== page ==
7. Long Term Effects of a Lifestyle Intervention on Weight and Cardiovascular Risk Factors in Individuals with Type 2 Diabetes: Four Year Results of the Look AHEAD Trial

    PubMed Central

    2011-01-01

    Objective Lifestyle interventions produce short-term improvements in glycemia and cardiovascular disease (CVD) risk factors in individuals with type 2 diabetes, but no long-term data are available. We examined the effects of a lifestyle intervention on changes in weight, fitness and cardiovascular (CVD) risk factors over 4 years. Research Design and Methods Look AHEAD is a multi-center randomized clinical trial comparing the effects of intensive lifestyle intervention (ILI) and diabetes support and education (DSE, control group) on the incidence of major CVD events in 5145 individuals with type diabetes, aged 45 to 76 years, who were overweight or obese (BMI > 25 kg/m2). Participants have ongoing intervention and annual assessments. Results Averaged across four years of follow-up, participants in ILI had greater percent weight losses than those in DSE (−6.15% vs −0.88%, p<.0001) and greater improvements in fitness (12.74% vs. 1.96%, p < .0001), HbA1c (A1c, −0.36% vs. 0.09%, p<.0001), systolic blood pressure (SBP, −5.33 vs. −2.97 mmHg, p<.0001), diastolic blood pressure (DBP, −2.92 vs. −2.48 mmHg, p<.012), HDL-cholesterol (HDL-C, 3.67 vs. 1.97 mg/dl, p<.0001), and triglycerides (−25.56 vs. −19.75 mg/dl, p<.0006). Reductions in LDL-C were greater in DSE than ILI (−11.27 vs. −12.84 mg/dl, p=.009), but adjusted for medication use, changes in LDL-C did not differ between the two groups. Although the greatest benefits were often seen at 1 year, ILI participants still had greater improvements than DSE in weight, fitness, HbA1c, SBP, and HDL-C at 4 years. Conclusions Intensive lifestyle intervention can produce and maintain significant weight losses and improvements in fitness in individuals with type 2 diabetes. Across four years of follow-up, those in ILI had better overall levels of glycemic control, blood pressure, HDL-C and triglycerides, and thus spent considerable time with lower CVD risk. Whether this translates to reduction in CVD events will

  8. Usefulness of Coronary Atheroma Burden to Predict Cardiovascular Events in Patients Presenting With Acute Coronary Syndromes (from the PROSPECT Study).

    PubMed

    Shan, Peiren; Mintz, Gary S; McPherson, John A; De Bruyne, Bernard; Farhat, Naim Z; Marso, Steven P; Serruys, Patrick W; Stone, Gregg W; Maehara, Akiko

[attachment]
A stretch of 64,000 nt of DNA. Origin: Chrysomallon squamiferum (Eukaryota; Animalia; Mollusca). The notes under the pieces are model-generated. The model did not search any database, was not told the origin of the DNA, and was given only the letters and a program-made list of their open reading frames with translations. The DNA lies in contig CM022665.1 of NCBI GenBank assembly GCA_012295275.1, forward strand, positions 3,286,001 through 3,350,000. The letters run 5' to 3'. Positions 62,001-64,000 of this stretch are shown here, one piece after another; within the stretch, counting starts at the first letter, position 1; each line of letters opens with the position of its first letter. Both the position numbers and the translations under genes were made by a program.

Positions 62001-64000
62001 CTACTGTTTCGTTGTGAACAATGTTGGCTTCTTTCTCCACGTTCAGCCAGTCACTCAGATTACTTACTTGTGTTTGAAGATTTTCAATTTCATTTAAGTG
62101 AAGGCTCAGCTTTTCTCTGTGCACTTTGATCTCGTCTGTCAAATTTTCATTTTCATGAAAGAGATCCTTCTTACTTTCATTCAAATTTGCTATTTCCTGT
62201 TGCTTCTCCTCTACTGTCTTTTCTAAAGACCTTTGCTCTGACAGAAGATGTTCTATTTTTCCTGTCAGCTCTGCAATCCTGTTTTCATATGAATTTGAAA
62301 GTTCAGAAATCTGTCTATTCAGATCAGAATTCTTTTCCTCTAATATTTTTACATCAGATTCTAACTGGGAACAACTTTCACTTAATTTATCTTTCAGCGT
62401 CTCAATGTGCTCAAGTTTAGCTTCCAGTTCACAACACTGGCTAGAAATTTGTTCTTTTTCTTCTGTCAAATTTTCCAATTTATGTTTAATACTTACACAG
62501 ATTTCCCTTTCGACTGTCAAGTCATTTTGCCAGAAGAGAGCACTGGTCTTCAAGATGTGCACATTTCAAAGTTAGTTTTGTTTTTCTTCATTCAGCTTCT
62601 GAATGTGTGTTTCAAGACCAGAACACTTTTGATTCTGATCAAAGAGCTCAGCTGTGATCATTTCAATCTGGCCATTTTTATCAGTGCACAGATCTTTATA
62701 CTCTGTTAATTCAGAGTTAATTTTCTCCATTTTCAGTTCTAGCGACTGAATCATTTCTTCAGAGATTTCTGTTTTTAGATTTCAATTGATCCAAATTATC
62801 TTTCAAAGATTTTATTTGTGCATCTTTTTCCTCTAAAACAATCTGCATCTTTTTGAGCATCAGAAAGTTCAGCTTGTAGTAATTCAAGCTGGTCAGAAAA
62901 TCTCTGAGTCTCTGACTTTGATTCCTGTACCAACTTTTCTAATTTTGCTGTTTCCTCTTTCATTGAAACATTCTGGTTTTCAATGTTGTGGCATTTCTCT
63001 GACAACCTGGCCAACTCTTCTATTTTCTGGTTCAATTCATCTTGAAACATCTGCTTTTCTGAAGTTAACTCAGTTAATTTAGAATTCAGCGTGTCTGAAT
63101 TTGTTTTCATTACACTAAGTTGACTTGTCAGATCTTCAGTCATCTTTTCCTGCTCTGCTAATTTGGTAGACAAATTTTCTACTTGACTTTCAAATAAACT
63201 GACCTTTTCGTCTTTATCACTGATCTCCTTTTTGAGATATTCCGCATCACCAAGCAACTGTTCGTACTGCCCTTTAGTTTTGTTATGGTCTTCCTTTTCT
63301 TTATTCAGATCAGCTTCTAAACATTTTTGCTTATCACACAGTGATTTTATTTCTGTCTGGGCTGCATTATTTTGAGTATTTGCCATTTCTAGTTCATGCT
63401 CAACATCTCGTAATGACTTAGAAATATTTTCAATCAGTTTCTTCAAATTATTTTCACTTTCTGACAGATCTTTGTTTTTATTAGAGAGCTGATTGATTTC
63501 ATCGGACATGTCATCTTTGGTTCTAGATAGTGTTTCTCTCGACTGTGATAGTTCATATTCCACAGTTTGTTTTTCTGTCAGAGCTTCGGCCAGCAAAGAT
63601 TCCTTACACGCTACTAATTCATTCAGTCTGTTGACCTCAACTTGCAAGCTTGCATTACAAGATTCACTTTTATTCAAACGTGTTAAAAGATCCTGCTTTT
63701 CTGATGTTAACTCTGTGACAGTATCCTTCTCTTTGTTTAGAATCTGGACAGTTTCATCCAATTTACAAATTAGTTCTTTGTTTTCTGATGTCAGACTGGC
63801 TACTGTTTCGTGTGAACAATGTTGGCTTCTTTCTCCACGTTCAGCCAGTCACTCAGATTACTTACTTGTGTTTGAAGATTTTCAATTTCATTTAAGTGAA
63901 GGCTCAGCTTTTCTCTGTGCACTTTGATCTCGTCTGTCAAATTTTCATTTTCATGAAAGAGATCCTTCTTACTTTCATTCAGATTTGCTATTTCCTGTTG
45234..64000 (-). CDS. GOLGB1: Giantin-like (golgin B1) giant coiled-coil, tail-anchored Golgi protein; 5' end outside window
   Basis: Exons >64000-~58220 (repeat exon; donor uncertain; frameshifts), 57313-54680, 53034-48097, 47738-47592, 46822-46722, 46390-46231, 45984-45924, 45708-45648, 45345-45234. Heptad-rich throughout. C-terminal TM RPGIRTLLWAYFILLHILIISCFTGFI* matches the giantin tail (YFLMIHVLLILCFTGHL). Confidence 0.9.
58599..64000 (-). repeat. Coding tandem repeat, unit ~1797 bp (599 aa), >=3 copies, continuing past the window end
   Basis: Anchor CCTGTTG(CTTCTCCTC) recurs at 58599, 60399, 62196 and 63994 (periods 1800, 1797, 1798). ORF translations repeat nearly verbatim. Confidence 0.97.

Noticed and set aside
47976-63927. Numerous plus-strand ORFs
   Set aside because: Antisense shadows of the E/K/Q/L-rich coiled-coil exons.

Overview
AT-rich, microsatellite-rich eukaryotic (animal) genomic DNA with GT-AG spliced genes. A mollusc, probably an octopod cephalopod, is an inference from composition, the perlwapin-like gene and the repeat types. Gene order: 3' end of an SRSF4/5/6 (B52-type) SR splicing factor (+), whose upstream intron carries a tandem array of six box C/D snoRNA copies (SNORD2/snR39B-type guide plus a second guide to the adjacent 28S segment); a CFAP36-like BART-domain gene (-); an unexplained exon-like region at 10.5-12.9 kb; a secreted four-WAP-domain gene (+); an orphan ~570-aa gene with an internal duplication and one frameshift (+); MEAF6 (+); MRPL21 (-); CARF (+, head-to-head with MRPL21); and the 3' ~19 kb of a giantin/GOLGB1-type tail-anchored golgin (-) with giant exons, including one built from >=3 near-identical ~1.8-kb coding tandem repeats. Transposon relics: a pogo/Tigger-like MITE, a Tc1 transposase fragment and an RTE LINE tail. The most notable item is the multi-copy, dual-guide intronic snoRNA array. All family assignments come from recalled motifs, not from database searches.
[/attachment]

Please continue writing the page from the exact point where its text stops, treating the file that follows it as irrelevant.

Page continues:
2015-12-01

    We investigated the relation between overall atheroma burden and clinical events in the Providing Regional Observations to Study Predictors of Events in the Coronary Tree (PROSPECT) study. In PROSPECT, 660 patients (3,229 nonculprit lesions with a plaque burden ≥ 40% and complete intravascular ultrasound data) were divided into tertiles according to baseline percent atheroma volume (PAV: total plaque/vessel volume). Patients were followed for 3.4 years (median); major adverse cardiac events (MACE: death from cardiac causes, cardiac arrest, myocardial infarction, or rehospitalization because of unstable or progressive angina) were adjudicated to either culprit or nonculprit lesions. Compared with patients in low or intermediate PAV tertiles, patients in the high PAV tertile had the greatest prevalence of plaque rupture and radiofrequency thin-cap fibroatheroma (VH-TCFA) and the highest percentage of necrotic core volume; they were also more likely to have high-risk lesion characteristics: ≥ 1 lesion with minimal luminal area ≤ 4 mm(2), plaque burden >70%, and/or VH-TCFA. Three-year cumulative nonculprit lesion-related MACE was greater in the intermediate and high tertiles than in the low tertile (6.3% vs 14.7% vs 15.1%, low vs intermediate vs high tertiles, p = 0.009). On Cox multivariable analysis, insulin-dependent diabetes (hazard ratio [HR] 3.98, p = 0.002), PAV (HR 1.06, p = 0.03), and the presence of ≥1 VH-TCFA (HR 1.80, p = 0.02) were independent predictors of nonculprit MACE. In conclusion, increasing baseline overall atheroma burden was associated with more advanced, complex, and vulnerable intravascular ultrasound lesion morphology and independently predicted nonculprit lesion-related MACE in patients with acute coronary syndromes after successful culprit lesion intervention. PMID:26433274

  9. First Results of Small Animal Imaging Spect Detector for Cardiovascular Disease Studies on Mice

    NASA Astrophysics Data System (ADS)